Test results

Hello

I would like some advice please. I have been suffering from all the listed thyroid symptoms for many years and have had various blood tests. All of the tests have come back normal ( I never saw the results) However a scan 8 years ago revealed 2 nodules. I had a scan 4 years ago (requested by me) to check on them and as they had not grown and a blood test came back normal there was no further investigation. However last week I insisted on a full T3 T4 TSH test ( I realise now from comments on this site I had never had this full test) as I feel fobbed off and continue to suffer from the following:

Intolerance to cold

Feeling tired all the time

Loss of sex drive

Weight gain despite dieting

Loss of eyebrow hair

Constipation

Low mood/Depression

Sleep disturbance

Aching muscles and twitching

Pale and dry skin

Slower movements

Brain fog

Early menopause at 37

I also have developed a hoarseness when speaking and a feeling of something in my throat when eating.

My doctor left a note with my last blood test stating thyroid normal but as he found my thyroid enlarged after examining my throat at my last appointment he would follow this up later. He has now gone on holiday for two weeks!

My results were TSH 1.2 miu/L (0.35-5.0)

T4 level 13.7 pmo1/L (9.0-19.0)

T3 level 3.7 pmo1/L (2.9-6.1)

I am on no medication although I was diagnosed with osteopaenia a number of years ago and take D3.

Apologies for very long post. This is really getting me down.Would appreciate your thoughts.

Thankyou.

10 Replies

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  • Your blood test results are good. The fT3 and fT4 are marginally low but would not explain your symptoms. I was in a similar situation with even better blood test results. It is very difficult but I would ask your doctor to give you a trial of levothyroxine, maybe 50 mcg (25 is too little to notice the effects). Some people have hypothyroid signs and symptoms with normal blood test results. The only way to find out is a therapeutic trial. If you get better then the diagnosis is confirmed, if you don't improve then it is probably due to something else. The goitre may be nothing unusual, it's easy to see a 'goitre' when you go looking. If your doctor is willing it would be useful to do an antibody blood test, sometimes patients with high thyroid antibodies exhibit symptoms before it's reflected in the blood tests.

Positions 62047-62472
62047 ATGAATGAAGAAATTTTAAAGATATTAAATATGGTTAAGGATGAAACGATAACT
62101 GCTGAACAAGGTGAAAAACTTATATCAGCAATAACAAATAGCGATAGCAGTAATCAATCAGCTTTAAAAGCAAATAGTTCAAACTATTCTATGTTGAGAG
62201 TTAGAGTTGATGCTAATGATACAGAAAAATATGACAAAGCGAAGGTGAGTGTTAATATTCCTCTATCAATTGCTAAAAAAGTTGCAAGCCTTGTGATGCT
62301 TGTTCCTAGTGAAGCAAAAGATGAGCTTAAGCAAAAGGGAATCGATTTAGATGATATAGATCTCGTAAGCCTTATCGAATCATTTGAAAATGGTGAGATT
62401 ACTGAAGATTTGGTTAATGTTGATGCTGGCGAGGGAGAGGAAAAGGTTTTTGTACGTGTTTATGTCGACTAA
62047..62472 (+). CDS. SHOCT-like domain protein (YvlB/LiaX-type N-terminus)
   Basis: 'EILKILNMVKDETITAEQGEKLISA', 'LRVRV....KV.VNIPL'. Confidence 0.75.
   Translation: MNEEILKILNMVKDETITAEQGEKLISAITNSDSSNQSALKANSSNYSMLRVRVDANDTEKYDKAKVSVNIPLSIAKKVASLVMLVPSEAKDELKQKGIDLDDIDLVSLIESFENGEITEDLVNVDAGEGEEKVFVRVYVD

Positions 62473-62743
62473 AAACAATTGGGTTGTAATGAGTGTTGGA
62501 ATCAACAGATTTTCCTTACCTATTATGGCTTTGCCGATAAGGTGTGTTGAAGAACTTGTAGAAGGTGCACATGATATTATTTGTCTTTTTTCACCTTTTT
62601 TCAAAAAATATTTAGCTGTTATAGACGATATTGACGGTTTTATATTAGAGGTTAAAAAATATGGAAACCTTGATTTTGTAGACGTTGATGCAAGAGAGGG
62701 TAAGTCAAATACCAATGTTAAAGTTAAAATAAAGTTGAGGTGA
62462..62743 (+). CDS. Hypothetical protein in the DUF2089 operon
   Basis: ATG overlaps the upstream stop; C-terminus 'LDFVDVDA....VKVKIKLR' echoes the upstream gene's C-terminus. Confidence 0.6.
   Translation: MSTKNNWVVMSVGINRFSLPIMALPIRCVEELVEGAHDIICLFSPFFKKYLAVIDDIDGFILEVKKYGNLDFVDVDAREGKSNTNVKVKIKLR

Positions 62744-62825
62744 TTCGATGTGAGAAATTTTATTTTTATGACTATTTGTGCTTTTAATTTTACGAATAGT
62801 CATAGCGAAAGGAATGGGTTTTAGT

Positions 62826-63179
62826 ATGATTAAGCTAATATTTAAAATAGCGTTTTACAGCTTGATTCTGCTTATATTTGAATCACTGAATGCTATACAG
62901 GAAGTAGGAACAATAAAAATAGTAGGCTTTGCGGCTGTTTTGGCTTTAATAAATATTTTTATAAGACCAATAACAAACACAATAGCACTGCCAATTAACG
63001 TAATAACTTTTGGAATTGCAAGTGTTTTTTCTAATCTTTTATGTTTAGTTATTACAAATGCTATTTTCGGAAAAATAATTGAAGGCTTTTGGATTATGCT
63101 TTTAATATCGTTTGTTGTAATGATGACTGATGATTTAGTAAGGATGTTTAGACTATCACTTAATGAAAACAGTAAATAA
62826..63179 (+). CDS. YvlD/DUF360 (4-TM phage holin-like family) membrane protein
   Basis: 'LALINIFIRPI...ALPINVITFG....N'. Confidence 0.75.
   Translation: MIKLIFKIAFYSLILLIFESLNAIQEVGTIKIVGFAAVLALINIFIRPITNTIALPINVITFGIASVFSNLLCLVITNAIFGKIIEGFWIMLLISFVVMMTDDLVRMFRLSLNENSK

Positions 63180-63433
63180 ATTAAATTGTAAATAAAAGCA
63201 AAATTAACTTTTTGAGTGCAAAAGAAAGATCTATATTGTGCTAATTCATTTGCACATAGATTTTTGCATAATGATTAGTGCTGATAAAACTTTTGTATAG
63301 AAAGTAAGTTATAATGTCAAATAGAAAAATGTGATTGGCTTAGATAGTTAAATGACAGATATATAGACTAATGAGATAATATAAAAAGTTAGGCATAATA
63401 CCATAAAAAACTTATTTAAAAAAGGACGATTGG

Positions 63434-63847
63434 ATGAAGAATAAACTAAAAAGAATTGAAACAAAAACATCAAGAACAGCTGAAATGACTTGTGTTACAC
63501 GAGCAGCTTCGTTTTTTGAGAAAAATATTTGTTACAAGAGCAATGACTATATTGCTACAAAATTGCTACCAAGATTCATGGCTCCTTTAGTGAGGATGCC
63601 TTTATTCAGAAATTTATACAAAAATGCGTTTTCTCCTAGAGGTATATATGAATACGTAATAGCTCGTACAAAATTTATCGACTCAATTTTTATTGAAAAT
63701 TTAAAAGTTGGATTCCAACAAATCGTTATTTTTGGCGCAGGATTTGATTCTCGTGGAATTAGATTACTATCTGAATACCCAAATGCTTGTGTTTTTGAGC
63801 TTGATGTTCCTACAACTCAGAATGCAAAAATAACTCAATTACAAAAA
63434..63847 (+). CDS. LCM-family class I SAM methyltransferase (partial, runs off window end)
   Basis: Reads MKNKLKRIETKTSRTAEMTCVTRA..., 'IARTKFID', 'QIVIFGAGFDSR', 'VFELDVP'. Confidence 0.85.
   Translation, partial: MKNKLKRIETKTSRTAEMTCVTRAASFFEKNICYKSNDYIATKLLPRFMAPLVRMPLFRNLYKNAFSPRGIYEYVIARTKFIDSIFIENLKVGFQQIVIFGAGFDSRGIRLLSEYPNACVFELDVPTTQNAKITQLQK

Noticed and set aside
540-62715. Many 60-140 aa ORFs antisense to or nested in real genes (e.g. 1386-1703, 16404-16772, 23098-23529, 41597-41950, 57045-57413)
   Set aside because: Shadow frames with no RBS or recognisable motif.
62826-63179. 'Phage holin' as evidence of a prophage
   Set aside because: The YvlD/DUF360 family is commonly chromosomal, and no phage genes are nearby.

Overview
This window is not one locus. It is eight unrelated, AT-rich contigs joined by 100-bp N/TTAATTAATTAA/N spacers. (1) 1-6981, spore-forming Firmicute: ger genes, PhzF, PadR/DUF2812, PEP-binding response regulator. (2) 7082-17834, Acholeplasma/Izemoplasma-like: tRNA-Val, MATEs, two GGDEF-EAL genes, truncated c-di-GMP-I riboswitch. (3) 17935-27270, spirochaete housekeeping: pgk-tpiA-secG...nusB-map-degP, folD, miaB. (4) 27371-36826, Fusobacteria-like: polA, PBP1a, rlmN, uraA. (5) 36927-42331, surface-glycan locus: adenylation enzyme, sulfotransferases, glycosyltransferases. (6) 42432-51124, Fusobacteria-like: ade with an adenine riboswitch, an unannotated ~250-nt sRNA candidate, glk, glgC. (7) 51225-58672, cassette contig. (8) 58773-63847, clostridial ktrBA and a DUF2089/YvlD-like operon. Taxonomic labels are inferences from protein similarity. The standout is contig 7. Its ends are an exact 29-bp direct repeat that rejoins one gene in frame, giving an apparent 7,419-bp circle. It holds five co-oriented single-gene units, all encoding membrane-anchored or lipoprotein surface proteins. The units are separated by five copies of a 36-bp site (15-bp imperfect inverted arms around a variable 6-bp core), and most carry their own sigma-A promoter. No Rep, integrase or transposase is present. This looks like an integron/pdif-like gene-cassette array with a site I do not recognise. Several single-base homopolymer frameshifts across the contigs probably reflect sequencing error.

• Thanks jimh111 for your prompt reply. Its reassuring that someone has been in a similar situation. Can I ask, after your own blood results, did you have to pursue the trial of levothyroxine and antibody blood test route to get a solution? Are you now feeling better? I will certainly take on board your comments.